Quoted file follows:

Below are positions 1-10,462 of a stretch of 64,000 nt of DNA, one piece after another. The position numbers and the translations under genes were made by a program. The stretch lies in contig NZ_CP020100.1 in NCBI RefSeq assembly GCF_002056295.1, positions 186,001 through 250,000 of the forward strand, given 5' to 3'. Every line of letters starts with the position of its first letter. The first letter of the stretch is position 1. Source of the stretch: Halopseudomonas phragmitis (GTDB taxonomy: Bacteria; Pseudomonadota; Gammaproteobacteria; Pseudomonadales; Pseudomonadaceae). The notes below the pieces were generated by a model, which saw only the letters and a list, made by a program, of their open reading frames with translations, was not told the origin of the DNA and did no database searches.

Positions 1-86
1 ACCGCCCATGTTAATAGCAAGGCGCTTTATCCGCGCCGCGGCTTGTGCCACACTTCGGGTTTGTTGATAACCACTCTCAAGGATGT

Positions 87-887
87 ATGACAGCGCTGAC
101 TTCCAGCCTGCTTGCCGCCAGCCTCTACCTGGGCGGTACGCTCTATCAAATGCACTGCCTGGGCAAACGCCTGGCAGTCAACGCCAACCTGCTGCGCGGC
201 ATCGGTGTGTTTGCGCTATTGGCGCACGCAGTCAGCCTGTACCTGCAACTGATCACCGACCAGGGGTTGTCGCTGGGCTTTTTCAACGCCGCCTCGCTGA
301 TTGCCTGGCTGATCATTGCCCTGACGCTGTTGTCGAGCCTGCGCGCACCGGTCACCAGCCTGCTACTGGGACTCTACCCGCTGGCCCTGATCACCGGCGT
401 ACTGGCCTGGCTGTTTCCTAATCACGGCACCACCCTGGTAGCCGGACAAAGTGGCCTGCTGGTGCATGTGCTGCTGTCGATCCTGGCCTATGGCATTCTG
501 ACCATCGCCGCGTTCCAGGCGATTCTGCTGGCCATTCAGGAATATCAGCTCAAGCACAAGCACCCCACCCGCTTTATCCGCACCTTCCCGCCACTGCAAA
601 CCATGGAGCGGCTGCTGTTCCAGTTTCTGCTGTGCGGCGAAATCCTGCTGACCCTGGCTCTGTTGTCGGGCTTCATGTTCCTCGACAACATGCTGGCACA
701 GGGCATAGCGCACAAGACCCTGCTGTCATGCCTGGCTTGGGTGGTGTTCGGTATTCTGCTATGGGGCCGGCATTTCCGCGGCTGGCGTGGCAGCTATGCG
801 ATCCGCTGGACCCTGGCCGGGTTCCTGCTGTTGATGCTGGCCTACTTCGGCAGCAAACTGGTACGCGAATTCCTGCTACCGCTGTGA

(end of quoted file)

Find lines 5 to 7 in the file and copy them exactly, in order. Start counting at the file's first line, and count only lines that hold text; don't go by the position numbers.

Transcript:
87 ATGACAGCGCTGAC
101 TTCCAGCCTGCTTGCCGCCAGCCTCTACCTGGGCGGTACGCTCTATCAAATGCACTGCCTGGGCAAACGCCTGGCAGTCAACGCCAACCTGCTGCGCGGC
201 ATCGGTGTGTTTGCGCTATTGGCGCACGCAGTCAGCCTGTACCTGCAACTGATCACCGACCAGGGGTTGTCGCTGGGCTTTTTCAACGCCGCCTCGCTGA